What a year for Bullvine TV. In the past year Bullvine TV had over 1 million viewers, that is almost 40 times the number of viewers as any other dairy publications videos.

  1. The Royal 2015 Supreme Champion
  2. World Dairy Expo Day 1 – Tuesday September 29th 2015
  3. Junior Champion 2015 Northeast Fall National Holstein Show
  4. Grand Champion — 2015 Northeast Fall National Holstein Show
  5. Intermediate Champion – 2015 Northeast Fall National Holstein Show
  6. Quality Farms – April 2015 – Dairy Breeder Interview
  7. World Dairy Expo – 2015 International Holstein Show – Post Show Interviews
  8. Gen-Com Holsteins – March 2015 Dairy Breeder Interview
  9. World Dairy Expo Day 5 – Saturday October 3rd 2015
  10. World Dairy Expo Day 2 – Wednesday September 30th 2015
  11. All-American Dairy Show 2015 Supreme Champion Parade
  12. World Dairy Expo Day 3 – Thursday October 1st 2015
  13. World Dairy Expo Day 4 – Friday October 2nd 2015
  14. Select Sires Sire Tour 2015
  15. Junior Champion Ontario Summer Holstein Show 2015

The Bullvine Bottom Line

We certainly appreciate all of those who have helped us make this year a record setting year in the dairy publication industry.  Without your support we could not deliver the most wide reaching thought provoking articles, interviews, videos the dairy industry has ever seen.

Dairy Farmer Fashion – TAKE THAT OFF!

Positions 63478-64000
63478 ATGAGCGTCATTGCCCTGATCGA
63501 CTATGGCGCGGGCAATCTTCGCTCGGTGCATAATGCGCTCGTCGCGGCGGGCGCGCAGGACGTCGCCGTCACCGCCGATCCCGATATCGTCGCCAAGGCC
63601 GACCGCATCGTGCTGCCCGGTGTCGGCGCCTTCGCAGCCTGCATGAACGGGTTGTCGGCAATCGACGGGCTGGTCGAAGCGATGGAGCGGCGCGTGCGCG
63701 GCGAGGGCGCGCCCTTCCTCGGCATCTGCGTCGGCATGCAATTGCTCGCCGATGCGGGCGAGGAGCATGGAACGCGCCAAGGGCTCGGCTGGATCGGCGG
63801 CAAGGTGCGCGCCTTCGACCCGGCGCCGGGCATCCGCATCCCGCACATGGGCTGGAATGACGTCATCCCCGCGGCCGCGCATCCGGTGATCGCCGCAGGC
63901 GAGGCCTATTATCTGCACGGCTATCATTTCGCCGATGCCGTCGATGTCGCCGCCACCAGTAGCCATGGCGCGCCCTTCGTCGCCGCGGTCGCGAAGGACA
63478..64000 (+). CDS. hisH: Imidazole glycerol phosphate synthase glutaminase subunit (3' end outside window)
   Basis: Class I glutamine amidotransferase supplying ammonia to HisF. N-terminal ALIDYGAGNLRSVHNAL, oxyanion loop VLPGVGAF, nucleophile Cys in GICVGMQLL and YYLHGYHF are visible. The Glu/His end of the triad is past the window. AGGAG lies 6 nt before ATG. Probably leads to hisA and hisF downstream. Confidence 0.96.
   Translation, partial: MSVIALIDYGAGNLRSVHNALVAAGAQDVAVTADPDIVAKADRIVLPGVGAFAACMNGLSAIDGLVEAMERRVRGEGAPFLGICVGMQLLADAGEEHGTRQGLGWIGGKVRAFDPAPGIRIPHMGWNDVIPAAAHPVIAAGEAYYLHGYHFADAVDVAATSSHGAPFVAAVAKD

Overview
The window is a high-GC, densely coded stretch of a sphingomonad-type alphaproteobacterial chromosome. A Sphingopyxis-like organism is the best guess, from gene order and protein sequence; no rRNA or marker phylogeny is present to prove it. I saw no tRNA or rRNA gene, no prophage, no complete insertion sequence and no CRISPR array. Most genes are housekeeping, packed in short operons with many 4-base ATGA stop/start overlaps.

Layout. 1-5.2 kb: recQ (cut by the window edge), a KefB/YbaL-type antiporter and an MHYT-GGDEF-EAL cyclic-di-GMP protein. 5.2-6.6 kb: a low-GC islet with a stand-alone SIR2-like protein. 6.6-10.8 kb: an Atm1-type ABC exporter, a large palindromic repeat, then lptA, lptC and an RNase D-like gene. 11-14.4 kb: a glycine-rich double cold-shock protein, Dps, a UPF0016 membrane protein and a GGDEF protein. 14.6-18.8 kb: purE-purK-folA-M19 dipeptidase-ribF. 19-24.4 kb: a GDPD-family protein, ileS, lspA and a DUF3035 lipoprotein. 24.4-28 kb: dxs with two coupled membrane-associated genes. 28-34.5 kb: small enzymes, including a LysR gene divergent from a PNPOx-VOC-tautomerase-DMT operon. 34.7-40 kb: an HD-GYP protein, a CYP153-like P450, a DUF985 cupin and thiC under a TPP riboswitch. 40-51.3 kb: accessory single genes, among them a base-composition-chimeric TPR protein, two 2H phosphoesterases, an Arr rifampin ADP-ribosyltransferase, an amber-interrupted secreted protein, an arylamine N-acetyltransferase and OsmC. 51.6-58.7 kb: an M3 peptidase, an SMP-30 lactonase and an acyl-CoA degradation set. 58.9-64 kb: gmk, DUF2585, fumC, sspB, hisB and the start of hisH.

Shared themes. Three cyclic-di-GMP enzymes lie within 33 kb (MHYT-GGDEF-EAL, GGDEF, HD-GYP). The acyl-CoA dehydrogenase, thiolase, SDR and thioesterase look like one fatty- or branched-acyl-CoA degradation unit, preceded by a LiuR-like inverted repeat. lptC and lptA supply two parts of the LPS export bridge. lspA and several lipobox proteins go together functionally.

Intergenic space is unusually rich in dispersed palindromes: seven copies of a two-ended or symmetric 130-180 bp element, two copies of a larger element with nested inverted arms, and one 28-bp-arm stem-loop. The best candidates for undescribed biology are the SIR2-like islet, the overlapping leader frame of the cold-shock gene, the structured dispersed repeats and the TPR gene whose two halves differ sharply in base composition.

I don’t consider myself a clothes snob of any kind. I even enjoy what some would call strange outfits.  I don’t turn up my nose at hand me downs. I shop discount racks.  I’ve been known to take scissors and re-design a dress into a skirt, a blouse, or even a shawl. I like to think of myself as being almost as creative as the blogger lady who wrote about turning a dog sweater into a skirt! Well. She goes a little further than I would, but you get the picture.  I am broadminded in the area of fashion.

Having said all that, today the point of my rant is my hubby’s clothes choices. As you know, he’s a senior citizen and his name is Murray.  However, if you are visiting Huntsdale or you are a neighbour within hearing distance (anything up to 4 km) you wouldn’t be blamed if you were convinced that his name is “IsThatWhatYou’reWearing?” “AreYouKiddingMe?” or “WhyIsn’tThatIntheWash?”